Living Treasures

Living Treasures

by Yang Huang


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Product Details

ISBN-13: 9780989596053
Publisher: Harvard Square Editions
Publication date: 10/23/2014
Pages: 318
Product dimensions: 5.00(w) x 8.00(h) x 0.71(d)

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Living Treasures 4.7 out of 5 based on 0 ratings. 14 reviews.
ReadersFavorite More than 1 year ago
Reviewed by Cee-Jay Aurinko for Readers' Favorite Yang Huang's debut novel, Living Treasures, takes us to China in 1989, the year of the student movement. Bao, a law student at Nanjing University, believed Tong when he told her that she would not get pregnant after having sex because it was her first time. A pregnancy test proved otherwise. Her parents wanted her to continue with her studies, but to do that, she had to go for an abortion and no one at Nanjing University could ever know that she was pregnant. After a two-day trip, Bao arrives at the village where she grew up with her grandparents. The fate of her baby is pretty much etched in stone. Will the abortion of her child break her? Will Tong ever forgive her for going against his wishes? As a child, Bao was quite the "miracle worker," according to her grandmother. Bao's reunion with her grandparents makes readers wonder how she will live up to that analogy, especially since her grandmother appears to be a bit grumpy at first. Her grandfather introduces both Bao and the reader to the keeping of bees, a development that the reader will find very intriguing. Bao meets many interesting characters while staying at her grandparents' home. I loved the insight that Huang provided when it came to the histories of Bao's father, her mother, and various other characters. The antagonist makes his actual appearance quite late in the book, so readers will have to wait a while for a taste of danger. This is one of those books where everything comes full circle.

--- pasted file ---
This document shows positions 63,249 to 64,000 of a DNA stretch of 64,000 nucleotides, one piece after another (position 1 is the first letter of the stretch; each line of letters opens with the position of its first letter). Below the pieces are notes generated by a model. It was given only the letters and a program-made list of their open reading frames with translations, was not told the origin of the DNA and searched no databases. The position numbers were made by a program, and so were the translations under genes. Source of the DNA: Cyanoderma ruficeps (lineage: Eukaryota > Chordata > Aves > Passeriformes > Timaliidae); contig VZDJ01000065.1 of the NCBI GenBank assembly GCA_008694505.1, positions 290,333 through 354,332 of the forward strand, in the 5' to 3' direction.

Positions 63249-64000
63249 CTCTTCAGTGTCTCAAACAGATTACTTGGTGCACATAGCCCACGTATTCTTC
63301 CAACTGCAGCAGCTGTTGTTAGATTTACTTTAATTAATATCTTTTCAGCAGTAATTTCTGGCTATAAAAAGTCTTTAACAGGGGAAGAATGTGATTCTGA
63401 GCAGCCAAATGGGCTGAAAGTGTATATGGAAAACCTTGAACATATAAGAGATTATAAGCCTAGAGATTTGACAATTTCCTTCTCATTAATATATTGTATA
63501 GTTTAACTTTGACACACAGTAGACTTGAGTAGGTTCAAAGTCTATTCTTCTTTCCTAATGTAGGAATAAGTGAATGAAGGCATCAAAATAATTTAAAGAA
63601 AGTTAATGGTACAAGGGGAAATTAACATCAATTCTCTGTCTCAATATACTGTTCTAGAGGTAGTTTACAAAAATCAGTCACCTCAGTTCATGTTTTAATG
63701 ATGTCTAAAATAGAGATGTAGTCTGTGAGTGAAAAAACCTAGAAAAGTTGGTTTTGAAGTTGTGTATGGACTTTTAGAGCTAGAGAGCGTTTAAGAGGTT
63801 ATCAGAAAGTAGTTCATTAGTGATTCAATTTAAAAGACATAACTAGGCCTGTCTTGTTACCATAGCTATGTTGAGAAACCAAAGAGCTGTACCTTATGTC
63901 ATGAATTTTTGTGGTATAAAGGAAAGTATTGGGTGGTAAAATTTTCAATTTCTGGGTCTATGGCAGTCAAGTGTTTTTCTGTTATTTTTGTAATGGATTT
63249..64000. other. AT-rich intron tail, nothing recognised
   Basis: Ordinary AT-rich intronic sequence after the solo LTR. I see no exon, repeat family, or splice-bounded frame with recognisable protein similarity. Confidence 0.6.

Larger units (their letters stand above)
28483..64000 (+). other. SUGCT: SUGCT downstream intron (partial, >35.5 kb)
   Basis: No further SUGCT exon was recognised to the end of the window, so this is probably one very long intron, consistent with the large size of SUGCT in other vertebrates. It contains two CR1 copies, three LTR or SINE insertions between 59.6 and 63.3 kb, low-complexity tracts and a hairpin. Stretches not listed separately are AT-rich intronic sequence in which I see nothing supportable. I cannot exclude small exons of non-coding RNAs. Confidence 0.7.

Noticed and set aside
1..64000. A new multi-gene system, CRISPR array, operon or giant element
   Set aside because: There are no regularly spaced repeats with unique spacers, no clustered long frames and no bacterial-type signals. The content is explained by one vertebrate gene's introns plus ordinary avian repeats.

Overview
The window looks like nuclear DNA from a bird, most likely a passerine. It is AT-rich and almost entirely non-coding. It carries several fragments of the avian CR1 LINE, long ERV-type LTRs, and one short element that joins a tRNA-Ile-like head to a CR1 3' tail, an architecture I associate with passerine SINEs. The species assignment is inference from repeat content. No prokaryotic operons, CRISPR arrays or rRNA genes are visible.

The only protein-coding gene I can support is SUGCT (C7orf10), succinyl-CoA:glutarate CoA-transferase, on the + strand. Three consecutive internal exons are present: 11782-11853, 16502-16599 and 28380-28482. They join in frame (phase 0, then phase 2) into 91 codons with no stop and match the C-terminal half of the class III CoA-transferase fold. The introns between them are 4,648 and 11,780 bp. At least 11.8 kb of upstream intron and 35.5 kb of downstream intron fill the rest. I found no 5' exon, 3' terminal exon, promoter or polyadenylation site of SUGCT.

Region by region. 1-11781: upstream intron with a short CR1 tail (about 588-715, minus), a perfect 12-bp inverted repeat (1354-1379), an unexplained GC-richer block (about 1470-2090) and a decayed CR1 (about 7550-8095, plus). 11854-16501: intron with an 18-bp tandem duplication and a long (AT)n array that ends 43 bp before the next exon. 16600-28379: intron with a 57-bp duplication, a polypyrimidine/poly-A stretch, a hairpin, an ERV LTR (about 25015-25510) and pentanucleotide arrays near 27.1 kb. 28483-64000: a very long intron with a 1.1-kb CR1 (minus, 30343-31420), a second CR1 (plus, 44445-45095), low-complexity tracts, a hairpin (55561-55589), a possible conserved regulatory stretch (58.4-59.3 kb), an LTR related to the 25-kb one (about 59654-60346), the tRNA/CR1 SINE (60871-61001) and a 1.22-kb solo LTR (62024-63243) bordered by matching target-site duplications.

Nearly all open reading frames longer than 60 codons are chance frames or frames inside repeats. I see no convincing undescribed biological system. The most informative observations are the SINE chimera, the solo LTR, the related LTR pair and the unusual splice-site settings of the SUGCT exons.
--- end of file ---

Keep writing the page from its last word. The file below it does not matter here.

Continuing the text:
Reader_Views More than 1 year ago
Reviewed by Sheri Hoyte for Reader Views (03/16) “Living Treasures” by Yang Huang is a moving story about Gu Bao, a young girl who grows up to be a law student at a Chinese university during a turbulent time in Chinese history. The year is 1989, around the time of the Tiananmen Square protest, when Bao falls in love with Tong, a young soldier. Though Bao risks expulsion for having relations of any kind, and Tong could lose his position in the military for dating a student, both throw caution to the wind, ruled by their passion for one another. Bao’s mother realizes her daughter is pregnant and takes steps to help her daughter before anyone finds out. Bao and Tong are very much against the drastic measures Bao’s family wants to take to “fix” the problem, but basically have no say in the matter. Afterwards, Bao is sent to stay with her grandparents at their home in the Sichuan mountain countryside, to spend a month to heal, both physically and mentally, from her ordeal. While exploring the countryside Bao meets and befriends an expectant young mother, named Orchid. Orchid and her husband Candor already have a child, three year old, Daisy, however, because of the one-child law in China; Orchid must hide out from the enforcers of this law, who narrow-mindedly perform unsafe abortions and sterilizations. I found “Living Treasures” by Yang Huang to be an incredibly well rounded story. It is full of relevant societal struggles, political aspects surrounding some of the most important events in the history of China, the trials and tribulations of young romance, and coming of age drama. While the writing is a bit geared towards the young adult crowd, the substantial depth of many of the issues in the plot makes it an educational, enlightening, and heartfelt read for any age group.
LexLuther More than 1 year ago
I had the opportunity to attend a talk by the author and picked this book up at a writer's conference. I absolutely adored the honesty and humanity of the narrative style! The writing and characters were so raw that I felt immediately drawn into the time and era. The cultural introspection was brilliantly done and the compact size made the story easy to follow. Furthermore, the book highlights feminist and social issues very well without being over bearing. Bao and Tong's character growth and self-discovery through out the story kept me turning the pages. I truly felt for Bao during her struggles. A must read!
TheAlexMac More than 1 year ago